Idea of success: I studied a degree in Ancient History & Art History at the university of Sydney. During my degree I became an artist understudy for 3 years (it’s my fourth year now). Essentially mine was a degree in writing and thinking; I have financial aspirations which journalism just wouldn’t provide, so I applied for a Junior Copywriting role. I was promoted to a mid weight copywriter within 6 months.

My idea of success is not simply to be ‘happy’, all that does for me is conjure images of happy families eating chia porridge in Bondi, taking snaps to the hashtags #yoga #cleaneating. I’d like to be known, but I don’t want to be a celebrity. I want to make money, build an estate ala Carlo Scarpa, get married some time in the next 18 months and have a baby. A koi pond would be nice too. That would be success for me.

In 5 years I would like to be married and have a baby. I’d like to be working as a creative or senior copywriter. I’d like to own my own home with a happy husband and have lived with him overseas for a year.


Name: Sadia Karim

Occupation: Bachelor of Software Engineering student.

Idea of success: I’m a student at Monash University, studying Bachelor of Software Engineering. My road to this degree wasn’t an easy one. In high school, my parents constantly pushed me to do medicine, so I convinced myself over and over that that’s what I wanted too, but when the time came, I couldn’t do it. I could never see myself being a doctor. It wasn’t something I wanted to dedicate my life towards. So that left me in the ugly position of having no idea about what I wanted to study at university, and preferences had to be in soon. So I once again turned to my parents and they recommended civil engineering. I had no idea what civil engineering was, but I put it down as my first preference anyway. And I got it.

I started my degree and I hated it. I didn’t understand why people said uni was one of the best parts of your life. I hated every second of every lecture and tute I attended. I often sat there thinking why I was doing it and came to the same conclusion every time: because my parents told me to do it. Nowhere along this journey had I sat down and asked myself what it was that “I” wanted. It was always about what my parents wanted. By then I was three years into a four year degree, deep in depression with no-one to turn to (so I thought). When I finally had enough, I told my parents that I couldn’t do it anymore. They were surprised, but what surprised me the most was how supportive they were. Even though they were disappointed that I was quitting the degree so close to graduation, I honestly don’t think I would’ve made it through another week doing civil.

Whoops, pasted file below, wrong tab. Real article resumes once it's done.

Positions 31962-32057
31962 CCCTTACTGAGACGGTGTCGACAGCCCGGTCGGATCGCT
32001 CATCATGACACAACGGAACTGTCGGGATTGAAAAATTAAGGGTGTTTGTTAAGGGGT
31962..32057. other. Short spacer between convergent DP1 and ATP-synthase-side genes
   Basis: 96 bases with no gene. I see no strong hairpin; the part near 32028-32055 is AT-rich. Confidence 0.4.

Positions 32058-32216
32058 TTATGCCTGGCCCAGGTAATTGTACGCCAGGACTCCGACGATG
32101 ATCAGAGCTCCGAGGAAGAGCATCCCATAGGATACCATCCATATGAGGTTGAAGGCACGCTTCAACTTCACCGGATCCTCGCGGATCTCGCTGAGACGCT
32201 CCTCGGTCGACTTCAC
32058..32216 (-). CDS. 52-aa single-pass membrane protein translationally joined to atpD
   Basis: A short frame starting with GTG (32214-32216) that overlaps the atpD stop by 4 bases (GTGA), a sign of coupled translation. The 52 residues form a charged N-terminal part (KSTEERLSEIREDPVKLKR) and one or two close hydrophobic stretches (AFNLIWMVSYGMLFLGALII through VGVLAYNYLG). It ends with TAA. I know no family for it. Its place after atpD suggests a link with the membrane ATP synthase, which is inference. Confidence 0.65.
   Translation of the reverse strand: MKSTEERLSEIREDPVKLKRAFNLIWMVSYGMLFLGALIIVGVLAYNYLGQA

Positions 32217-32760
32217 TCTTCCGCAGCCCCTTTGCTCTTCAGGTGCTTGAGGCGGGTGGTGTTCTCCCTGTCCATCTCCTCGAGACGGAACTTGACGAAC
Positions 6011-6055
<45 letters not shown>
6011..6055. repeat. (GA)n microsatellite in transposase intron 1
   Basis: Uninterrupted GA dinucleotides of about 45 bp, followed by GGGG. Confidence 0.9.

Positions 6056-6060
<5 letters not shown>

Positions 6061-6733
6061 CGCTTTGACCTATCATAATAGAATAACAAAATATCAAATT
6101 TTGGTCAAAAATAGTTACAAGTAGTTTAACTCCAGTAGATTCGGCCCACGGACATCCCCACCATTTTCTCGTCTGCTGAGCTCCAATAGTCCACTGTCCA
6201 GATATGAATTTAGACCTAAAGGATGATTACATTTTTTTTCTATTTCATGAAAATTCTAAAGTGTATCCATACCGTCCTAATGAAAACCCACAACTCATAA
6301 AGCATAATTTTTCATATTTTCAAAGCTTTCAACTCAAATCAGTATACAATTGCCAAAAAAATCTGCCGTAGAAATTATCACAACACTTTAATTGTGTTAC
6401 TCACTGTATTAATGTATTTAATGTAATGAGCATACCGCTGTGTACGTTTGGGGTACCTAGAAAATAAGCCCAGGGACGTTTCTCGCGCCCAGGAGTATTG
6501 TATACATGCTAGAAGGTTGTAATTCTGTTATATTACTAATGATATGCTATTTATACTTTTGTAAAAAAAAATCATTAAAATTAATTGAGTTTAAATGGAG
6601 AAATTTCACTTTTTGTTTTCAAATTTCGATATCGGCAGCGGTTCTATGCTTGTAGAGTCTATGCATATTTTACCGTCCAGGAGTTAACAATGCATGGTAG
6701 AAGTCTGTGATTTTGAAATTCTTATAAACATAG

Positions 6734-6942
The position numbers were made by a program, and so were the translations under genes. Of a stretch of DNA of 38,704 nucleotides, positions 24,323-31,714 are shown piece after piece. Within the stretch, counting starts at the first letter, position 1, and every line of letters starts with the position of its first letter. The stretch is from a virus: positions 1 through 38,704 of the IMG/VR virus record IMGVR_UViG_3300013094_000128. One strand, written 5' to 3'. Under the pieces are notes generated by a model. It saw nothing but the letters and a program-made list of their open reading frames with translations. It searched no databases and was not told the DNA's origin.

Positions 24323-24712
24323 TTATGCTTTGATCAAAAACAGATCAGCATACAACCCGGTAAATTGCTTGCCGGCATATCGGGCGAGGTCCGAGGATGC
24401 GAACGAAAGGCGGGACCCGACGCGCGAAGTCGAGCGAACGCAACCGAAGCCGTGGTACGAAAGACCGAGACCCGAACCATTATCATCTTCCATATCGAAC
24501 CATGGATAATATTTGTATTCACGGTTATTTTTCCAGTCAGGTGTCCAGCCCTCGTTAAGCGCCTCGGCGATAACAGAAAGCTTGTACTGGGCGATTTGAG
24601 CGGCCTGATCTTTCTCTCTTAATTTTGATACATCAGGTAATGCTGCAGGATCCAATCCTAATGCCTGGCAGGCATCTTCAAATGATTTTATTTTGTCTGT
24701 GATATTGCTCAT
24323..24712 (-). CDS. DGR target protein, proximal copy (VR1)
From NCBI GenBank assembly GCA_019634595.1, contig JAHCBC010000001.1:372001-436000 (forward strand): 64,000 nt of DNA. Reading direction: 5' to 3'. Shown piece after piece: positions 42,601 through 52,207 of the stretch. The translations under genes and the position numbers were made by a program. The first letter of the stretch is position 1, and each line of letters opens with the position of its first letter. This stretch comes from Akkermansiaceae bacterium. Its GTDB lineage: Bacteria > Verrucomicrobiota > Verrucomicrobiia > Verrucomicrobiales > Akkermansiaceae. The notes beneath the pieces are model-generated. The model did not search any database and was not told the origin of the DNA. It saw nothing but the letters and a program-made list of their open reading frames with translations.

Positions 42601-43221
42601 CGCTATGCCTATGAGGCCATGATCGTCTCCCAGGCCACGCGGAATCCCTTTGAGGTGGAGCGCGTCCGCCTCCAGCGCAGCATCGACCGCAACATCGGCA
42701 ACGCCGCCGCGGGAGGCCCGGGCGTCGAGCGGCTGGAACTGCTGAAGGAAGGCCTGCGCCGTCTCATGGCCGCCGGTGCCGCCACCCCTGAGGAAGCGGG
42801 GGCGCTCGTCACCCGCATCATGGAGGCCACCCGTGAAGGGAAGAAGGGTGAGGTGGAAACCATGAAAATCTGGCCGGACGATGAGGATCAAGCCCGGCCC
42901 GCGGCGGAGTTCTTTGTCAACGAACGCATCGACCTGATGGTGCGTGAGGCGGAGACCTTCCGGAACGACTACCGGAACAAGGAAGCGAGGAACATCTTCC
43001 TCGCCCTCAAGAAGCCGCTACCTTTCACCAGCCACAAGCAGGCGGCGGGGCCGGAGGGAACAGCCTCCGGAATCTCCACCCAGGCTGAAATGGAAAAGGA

So I guess that brings me to my definition of success and how I measure it. For me, success is about fighting your battles and growing stronger from them. I would not have been successful if I managed to finish my civil degree. I would take that as running away from the war. The hardest battles are the ones you wage against yourself. How do you win when you’re the ally and the enemy? It’s the worst when everyone else around you seems to have everything figured out. You feel alone and different. The more you learn that you are in control of your life and choices, and the more you exercise these rights and achieve what YOU want, and do what makes YOU happy, then that makes you successful.

In 5 years’ time, hopefully I’ll be done with my Masters in Engineering, working somewhere in the States for a techology company like Google (HAH! That’s the dream!). But hey, that’s my dream. That’s what I want to do. That’s what makes me happy. And I can safely say I’ve won the war against the part of myself that was too scared to do what she wanted.


Name: Dima El-Alam

 

Occupation: Color Creative (fancy name for makeup artist) and Assistant business Manager at Illamasqua Sydney.

Idea of success: I got to my current position by choosing a course that I was passionate about, working my hardest to ace it, and then constantly doing what was required of me in my job to excel.

I measure success by the achievement of personal goals I’ve set for myself. A goal is usually something you need to work towards, put extra energy into, even learn extra skills for so the end result of an achievement is true success to me.

In 5 years time, I see myself tying up the last few loose ends in my life before starting a family and becoming a stay at home mum.